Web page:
Words and pictures from the author of the Elizabeth Goodweather Appalachian Mysteries
Friday, June 20, 2008
Today marks the Summer solstice: the sun is rising at the northern end of its range.
It has far to go before it reaches its northernmost point on December 21.
For time out of mind, people in the northern hemisphere have celebrated the Summer Solstice ( also known as Midsummer (see Shakespeare), the Christian St. John's Day, or the Wiccan Litha). Dancing and bonfires to help increase the sun's energy were common and among the Druids, the Summer Solstice was known as the wedding of Heaven and Earth -- thus the present day belief of a lucky wedding in June. Pagans called the Midsummer moon the Honey Moon for the mead made from fermented honey that was part of wedding ceremonies performed at the Summer Solstice.
Midsummer was also known as a time of magic, when evil spirits might appear. For defense against evil, Pagans often wore protective garlands of herbs and flowers. One of the most powerful of them was a plant called 'chase-devil', which is known today as St. John's Wort and still used by modern herbalists as a mood stabilizer.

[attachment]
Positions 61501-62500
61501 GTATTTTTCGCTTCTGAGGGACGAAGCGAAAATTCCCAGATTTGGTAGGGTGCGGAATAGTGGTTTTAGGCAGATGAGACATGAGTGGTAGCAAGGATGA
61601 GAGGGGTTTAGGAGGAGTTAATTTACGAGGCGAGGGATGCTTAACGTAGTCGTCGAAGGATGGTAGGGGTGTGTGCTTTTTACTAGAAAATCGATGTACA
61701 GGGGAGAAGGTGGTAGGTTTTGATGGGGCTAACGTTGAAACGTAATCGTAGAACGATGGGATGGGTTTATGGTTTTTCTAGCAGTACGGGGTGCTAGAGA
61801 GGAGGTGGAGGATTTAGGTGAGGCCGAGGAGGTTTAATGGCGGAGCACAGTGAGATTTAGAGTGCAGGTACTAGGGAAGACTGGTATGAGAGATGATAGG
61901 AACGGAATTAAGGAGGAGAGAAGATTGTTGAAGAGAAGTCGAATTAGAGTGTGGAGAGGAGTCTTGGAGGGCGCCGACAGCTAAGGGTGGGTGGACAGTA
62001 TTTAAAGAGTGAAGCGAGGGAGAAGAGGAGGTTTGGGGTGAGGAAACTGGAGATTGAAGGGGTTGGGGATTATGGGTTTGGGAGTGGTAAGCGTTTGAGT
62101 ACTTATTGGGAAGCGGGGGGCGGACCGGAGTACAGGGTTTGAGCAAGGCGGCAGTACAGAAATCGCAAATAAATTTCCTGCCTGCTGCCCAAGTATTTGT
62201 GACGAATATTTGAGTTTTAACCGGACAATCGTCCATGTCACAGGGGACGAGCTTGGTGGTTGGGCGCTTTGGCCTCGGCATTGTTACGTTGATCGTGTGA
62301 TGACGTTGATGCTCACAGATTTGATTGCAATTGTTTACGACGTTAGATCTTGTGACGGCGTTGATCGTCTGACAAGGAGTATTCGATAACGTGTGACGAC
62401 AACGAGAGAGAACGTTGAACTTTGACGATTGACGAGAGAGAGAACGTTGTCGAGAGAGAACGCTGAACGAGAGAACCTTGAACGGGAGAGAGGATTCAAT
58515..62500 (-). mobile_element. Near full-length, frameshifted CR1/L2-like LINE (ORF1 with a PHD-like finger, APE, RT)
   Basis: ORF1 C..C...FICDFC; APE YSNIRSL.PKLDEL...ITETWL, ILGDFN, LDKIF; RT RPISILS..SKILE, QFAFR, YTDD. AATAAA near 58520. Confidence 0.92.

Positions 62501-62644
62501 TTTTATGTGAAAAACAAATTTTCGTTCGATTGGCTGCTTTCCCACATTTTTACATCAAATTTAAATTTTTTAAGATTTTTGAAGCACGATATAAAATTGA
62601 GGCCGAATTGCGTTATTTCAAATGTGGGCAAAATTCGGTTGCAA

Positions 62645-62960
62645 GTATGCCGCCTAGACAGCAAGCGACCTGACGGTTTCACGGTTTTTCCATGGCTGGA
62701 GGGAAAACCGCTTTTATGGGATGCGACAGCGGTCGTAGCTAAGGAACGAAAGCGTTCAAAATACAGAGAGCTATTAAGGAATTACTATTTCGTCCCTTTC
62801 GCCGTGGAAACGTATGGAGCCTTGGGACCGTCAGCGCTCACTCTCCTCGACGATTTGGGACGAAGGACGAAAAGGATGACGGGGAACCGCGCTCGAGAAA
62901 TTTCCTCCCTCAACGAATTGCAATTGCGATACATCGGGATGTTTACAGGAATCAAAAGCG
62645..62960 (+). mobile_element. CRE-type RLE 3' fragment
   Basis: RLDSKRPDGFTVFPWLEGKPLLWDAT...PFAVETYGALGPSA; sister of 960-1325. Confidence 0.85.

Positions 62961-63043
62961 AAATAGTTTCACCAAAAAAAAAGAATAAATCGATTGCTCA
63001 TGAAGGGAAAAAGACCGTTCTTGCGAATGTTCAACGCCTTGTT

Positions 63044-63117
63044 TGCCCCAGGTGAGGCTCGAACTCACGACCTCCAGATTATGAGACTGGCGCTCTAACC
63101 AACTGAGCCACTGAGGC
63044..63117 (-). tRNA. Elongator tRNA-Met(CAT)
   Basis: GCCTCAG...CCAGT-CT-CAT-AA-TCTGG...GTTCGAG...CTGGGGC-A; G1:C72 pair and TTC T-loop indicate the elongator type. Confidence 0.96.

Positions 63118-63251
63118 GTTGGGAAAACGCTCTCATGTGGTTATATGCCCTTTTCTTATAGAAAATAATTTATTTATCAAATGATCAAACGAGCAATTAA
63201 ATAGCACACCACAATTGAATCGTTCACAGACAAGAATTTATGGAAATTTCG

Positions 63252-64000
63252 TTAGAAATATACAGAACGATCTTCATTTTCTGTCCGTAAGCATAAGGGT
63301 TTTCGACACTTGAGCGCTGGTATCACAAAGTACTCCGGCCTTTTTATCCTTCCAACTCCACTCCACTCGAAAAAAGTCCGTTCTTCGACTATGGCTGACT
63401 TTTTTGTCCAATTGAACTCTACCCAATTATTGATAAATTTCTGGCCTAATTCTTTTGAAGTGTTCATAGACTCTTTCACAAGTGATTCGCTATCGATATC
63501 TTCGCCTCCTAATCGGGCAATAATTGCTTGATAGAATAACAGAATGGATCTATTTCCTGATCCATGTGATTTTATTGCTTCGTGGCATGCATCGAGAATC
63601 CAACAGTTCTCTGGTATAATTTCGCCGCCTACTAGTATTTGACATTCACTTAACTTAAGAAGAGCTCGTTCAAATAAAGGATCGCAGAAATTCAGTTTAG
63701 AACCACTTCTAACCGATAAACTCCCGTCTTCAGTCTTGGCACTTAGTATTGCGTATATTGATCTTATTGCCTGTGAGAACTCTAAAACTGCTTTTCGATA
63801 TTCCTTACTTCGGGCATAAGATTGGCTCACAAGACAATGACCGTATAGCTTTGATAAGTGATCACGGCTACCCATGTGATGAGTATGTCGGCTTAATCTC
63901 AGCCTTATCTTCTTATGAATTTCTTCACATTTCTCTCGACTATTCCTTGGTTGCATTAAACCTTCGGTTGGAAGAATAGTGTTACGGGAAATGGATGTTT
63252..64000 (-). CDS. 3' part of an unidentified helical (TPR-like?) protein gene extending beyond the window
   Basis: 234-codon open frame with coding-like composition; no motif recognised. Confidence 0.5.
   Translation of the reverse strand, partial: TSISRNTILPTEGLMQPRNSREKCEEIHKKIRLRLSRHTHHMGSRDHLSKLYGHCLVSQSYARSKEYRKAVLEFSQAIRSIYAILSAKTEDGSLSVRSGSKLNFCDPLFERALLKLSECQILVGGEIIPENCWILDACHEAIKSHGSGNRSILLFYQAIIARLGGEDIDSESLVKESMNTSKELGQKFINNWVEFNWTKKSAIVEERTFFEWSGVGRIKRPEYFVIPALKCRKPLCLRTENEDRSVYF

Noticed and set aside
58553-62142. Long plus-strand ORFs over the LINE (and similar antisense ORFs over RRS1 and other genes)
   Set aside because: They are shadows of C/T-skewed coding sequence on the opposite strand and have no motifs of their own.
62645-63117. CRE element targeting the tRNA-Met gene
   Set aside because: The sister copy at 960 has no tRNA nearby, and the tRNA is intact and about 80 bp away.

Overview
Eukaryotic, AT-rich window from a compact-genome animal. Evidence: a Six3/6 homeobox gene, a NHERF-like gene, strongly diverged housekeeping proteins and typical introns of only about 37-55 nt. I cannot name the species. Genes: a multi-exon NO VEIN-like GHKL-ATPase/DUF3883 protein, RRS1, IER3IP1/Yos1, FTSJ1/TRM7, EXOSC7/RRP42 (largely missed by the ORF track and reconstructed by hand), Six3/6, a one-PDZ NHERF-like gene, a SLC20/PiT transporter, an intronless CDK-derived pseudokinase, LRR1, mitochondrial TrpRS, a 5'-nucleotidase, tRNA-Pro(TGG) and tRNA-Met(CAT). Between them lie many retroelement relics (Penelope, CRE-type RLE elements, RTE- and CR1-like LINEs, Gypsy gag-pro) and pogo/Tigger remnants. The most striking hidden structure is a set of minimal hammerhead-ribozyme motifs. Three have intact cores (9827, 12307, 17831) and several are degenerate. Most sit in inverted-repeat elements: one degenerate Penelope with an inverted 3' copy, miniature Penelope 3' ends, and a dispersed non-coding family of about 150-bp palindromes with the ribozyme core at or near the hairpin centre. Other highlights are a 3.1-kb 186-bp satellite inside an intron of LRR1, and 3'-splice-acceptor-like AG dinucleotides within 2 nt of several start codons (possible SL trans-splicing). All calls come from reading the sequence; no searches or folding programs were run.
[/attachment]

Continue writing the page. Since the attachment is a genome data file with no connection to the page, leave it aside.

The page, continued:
Today, the day is still celebrated around the world - especially in England at Stonehenge and Avebury, where thousands gather to welcome the sunrise on the Summer Solstice. Pagan spirit gatherings or festivals are also common in June, when groups gather to light a sacred fire, and stay up all night to welcome the dawn.
I'll be celebrating with a reading at Accent on Books at 6 this evening -- no dancing, mead, or bonfires, but there will be wine and nibbly things and there will be a witch (Byron, Asheville's Village Witch, is one of the booksellers.) Six o'clock -- not seven, as posted elsewhere.
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